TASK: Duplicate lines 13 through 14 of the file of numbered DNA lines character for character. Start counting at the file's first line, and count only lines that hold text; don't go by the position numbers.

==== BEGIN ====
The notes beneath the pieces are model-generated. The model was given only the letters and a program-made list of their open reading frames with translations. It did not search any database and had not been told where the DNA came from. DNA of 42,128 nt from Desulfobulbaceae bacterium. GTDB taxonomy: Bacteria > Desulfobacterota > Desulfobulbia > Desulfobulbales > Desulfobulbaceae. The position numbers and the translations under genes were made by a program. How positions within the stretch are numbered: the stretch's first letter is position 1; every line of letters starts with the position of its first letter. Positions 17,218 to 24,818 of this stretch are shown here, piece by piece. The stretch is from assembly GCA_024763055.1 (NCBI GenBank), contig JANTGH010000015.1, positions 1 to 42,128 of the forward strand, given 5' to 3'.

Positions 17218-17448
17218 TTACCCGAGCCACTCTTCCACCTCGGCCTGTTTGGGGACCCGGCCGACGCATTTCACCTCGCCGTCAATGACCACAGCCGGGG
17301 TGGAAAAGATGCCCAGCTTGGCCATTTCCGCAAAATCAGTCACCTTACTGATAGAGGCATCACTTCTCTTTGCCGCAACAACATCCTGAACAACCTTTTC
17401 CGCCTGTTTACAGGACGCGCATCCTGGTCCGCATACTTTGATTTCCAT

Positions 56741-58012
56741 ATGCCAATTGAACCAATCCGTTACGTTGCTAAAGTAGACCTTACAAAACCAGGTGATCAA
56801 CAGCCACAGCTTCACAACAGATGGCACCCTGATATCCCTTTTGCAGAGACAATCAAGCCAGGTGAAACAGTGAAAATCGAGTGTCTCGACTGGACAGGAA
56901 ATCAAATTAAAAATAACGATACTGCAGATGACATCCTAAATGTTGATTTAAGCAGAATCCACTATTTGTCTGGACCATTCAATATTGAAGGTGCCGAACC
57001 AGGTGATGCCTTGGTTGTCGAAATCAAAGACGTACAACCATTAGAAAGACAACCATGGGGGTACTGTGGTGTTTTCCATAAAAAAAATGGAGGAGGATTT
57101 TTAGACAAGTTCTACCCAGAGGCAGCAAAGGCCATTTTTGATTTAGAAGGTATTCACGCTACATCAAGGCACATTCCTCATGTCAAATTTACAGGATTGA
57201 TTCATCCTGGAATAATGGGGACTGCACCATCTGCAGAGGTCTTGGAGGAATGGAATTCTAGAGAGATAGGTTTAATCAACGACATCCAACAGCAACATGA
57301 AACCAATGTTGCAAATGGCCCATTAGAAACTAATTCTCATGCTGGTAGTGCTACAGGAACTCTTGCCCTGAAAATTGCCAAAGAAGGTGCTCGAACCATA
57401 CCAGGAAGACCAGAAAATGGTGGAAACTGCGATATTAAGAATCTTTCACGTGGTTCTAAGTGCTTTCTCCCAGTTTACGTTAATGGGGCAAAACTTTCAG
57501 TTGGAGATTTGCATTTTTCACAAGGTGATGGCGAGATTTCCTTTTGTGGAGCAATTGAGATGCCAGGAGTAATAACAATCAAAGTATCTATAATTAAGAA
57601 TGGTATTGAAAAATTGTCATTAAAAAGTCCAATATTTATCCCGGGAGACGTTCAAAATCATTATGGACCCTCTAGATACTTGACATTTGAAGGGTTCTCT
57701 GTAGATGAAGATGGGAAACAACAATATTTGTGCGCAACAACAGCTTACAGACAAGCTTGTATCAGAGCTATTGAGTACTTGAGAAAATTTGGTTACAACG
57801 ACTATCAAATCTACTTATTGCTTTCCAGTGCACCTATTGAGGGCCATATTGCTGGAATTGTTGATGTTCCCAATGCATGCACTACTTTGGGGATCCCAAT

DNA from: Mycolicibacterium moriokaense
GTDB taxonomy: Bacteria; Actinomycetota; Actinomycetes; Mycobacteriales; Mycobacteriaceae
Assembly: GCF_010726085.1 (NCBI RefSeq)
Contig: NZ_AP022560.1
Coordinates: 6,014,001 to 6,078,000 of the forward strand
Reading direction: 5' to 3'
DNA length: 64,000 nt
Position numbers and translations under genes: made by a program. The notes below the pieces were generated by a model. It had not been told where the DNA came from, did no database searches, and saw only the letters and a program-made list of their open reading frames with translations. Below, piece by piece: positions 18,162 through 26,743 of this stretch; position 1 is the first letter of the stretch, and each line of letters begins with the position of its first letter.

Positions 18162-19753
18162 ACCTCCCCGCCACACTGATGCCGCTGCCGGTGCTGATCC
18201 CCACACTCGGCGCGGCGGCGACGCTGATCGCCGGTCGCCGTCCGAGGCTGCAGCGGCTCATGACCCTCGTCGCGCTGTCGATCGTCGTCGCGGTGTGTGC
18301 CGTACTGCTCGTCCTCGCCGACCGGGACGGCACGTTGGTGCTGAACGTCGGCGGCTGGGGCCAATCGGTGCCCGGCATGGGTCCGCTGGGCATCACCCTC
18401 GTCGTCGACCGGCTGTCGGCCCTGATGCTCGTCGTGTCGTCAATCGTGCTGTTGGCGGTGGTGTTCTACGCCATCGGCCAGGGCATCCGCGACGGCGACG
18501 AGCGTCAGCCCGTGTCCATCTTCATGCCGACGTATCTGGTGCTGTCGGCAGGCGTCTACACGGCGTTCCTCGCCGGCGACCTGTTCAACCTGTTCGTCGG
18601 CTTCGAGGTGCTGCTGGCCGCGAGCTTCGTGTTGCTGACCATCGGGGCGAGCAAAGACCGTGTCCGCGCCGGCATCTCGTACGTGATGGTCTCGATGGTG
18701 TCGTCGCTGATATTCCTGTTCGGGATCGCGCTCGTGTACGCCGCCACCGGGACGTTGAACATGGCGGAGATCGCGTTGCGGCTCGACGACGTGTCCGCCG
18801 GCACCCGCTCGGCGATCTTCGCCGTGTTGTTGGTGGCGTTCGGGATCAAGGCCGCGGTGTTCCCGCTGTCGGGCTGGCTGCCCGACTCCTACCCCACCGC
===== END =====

57301 AACCAATGTTGCAAATGGCCCATTAGAAACTAATTCTCATGCTGGTAGTGCTACAGGAACTCTTGCCCTGAAAATTGCCAAAGAAGGTGCTCGAACCATA
57401 CCAGGAAGACCAGAAAATGGTGGAAACTGCGATATTAAGAATCTTTCACGTGGTTCTAAGTGCTTTCTCCCAGTTTACGTTAATGGGGCAAAACTTTCAG